Click to read about the best places to eat on campus, freshman packing tips, and how to keep in touch with friends.

Aftermath of Frances

With a five-day Labor Day weekend behind it, USF reopens classes today relatively unscathed after Hurricane Frances ripped through Florida.

USF President Judy Genshaft said the university was lucky to escape with no loss of power and minimal damage to the campus. Aside from flooding and broken tree limbs in some areas, Genshaft said, Frances left little evidence of its rampage.

“We’re recovering, we’re doing quite well,” Genshaft said. “Actually, we were quite lucky that we had no damage.”

Genshaft said the flooding was increased in some areas by already-overfilled retention ponds on campus, but that the university’s physical plant was working to pump water out of the flooded areas. University spokeswoman Michelle Carlyon added that parking Wednesday should not be a problem, because the physical plant plans to have the water removed from the parking lots before classes begin.

“We have a staff here that has been phenomenal,” Genshaft said. “They have worked day and night throughout the weekend, leaving their families and homes, to make sure the university got through this. It is because of these people that we never lost power during the storm.”

Genshaft also said that, while classes are being reopened, she understands students may still be facing problems stemming from Frances and Hurricane Charley, which hit Florida last month.

Genshaft also said she was proud of the way the university worked with the community in providing shelter.

“The university is here for the community, and the community is here for the university. It really is a two-way street,” she said.

“I walked the campus with (student body president) Bijal Chhadva on Friday afternoon and we saw some parents who decided to stay in the residence halls with their children, parents who were coming from the East Coast,” Genshaft said.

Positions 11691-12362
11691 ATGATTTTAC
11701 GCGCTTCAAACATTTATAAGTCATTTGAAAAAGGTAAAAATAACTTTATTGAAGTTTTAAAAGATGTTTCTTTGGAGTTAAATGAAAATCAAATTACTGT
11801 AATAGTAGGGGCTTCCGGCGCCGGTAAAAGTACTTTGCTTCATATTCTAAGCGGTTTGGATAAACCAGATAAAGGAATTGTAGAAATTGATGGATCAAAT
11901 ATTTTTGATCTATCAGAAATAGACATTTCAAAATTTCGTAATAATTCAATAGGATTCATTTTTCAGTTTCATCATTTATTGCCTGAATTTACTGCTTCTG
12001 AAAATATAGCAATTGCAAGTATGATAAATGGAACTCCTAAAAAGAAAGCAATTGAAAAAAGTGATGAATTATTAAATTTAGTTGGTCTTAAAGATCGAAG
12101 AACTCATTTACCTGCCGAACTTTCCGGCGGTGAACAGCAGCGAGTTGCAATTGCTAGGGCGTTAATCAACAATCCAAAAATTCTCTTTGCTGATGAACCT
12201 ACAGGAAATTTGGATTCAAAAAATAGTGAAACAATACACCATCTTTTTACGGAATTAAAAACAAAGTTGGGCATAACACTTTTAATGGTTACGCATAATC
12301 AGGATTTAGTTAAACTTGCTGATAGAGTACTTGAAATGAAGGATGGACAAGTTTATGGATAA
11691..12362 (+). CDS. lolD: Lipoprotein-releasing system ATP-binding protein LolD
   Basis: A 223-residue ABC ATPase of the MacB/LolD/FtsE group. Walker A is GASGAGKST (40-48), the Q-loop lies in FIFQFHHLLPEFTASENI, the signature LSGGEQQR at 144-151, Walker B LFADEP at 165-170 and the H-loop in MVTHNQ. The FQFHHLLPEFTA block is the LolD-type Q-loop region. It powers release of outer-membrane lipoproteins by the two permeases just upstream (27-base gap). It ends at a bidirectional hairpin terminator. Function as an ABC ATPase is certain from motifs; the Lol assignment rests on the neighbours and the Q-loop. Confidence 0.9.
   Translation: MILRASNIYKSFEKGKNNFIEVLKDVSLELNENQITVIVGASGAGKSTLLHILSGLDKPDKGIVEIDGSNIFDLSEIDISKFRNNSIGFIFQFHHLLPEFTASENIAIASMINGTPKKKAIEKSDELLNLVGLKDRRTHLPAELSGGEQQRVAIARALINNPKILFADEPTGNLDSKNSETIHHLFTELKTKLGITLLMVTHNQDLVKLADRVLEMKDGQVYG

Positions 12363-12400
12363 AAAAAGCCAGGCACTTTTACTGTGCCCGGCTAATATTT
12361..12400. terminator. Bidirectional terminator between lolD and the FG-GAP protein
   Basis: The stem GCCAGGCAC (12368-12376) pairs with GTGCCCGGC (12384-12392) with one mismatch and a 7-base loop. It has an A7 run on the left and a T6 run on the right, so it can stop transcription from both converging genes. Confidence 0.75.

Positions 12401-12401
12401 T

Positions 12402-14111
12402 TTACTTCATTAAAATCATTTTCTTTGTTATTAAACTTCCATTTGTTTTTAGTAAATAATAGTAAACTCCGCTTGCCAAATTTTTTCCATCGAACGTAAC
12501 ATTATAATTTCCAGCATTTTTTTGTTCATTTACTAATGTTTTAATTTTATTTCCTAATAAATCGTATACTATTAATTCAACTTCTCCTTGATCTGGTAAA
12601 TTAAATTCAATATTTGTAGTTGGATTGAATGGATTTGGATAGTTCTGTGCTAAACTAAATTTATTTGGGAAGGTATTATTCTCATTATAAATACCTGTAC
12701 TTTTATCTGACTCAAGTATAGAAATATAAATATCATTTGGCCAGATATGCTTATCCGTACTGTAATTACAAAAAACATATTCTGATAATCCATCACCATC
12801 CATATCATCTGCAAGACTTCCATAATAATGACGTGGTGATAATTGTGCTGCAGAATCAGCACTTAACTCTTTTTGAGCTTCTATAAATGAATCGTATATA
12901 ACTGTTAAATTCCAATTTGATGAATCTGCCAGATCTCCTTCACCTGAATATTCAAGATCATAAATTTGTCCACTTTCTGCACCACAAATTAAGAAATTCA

“From what I understand, about 60 percent of the students stayed in the residence halls, and our staff was ready to make sure everything went OK … It was good to see so many people working together to make sure everyone was safe.”

Frances was Genshaft’s first hurricane experience. She said she never thought of leaving the city because she wanted to be near the university to be sure students and employees were doing well. She also said that time spent talking to students Friday and Saturday was very influential in her decision to cancel classes Tuesday.

Resident advisors in the residence halls told her that many students had evacuated and may have had a difficult time getting back to Tampa in time to attend, Genshaft said.

One such student was junior Annika Wright. Wright lives in Indialantic, a barrier island city near Melbourne on Florida’s east coast. The Melbourne area was one of the first to feel Frances’ effects, and Wright’s beachside home became, as she called it, “more of a floor mat than a house.”

“Honestly, I don’t think I’d be able to make it to class all week,” said Wright, who commutes to USF on Monday, Tuesday and Thursday each week for class.

“I’ve got too many things to worry about, with my family trying to recover and my friends in similar situations. I guess it worked out well for me that the university was closed, but I wouldn’t have been able to make it even if it was open.

“Our roof is gone, and so are two of the walls. We obviously have no power. Our furniture was all ruined; most of what we own was damaged.”

Wright also said traffic was a major concern for her.

“I’m really not looking forward to trying to drive to class Thursday, if I decide to go,” she said.

“I don’t know what it’s going to be like, but I hate the drive when traffic is normal and I make it in like two hours. Three or four hours on the road, followed by eight hours of school, is not what I want to be doing right now with my home really in shambles.”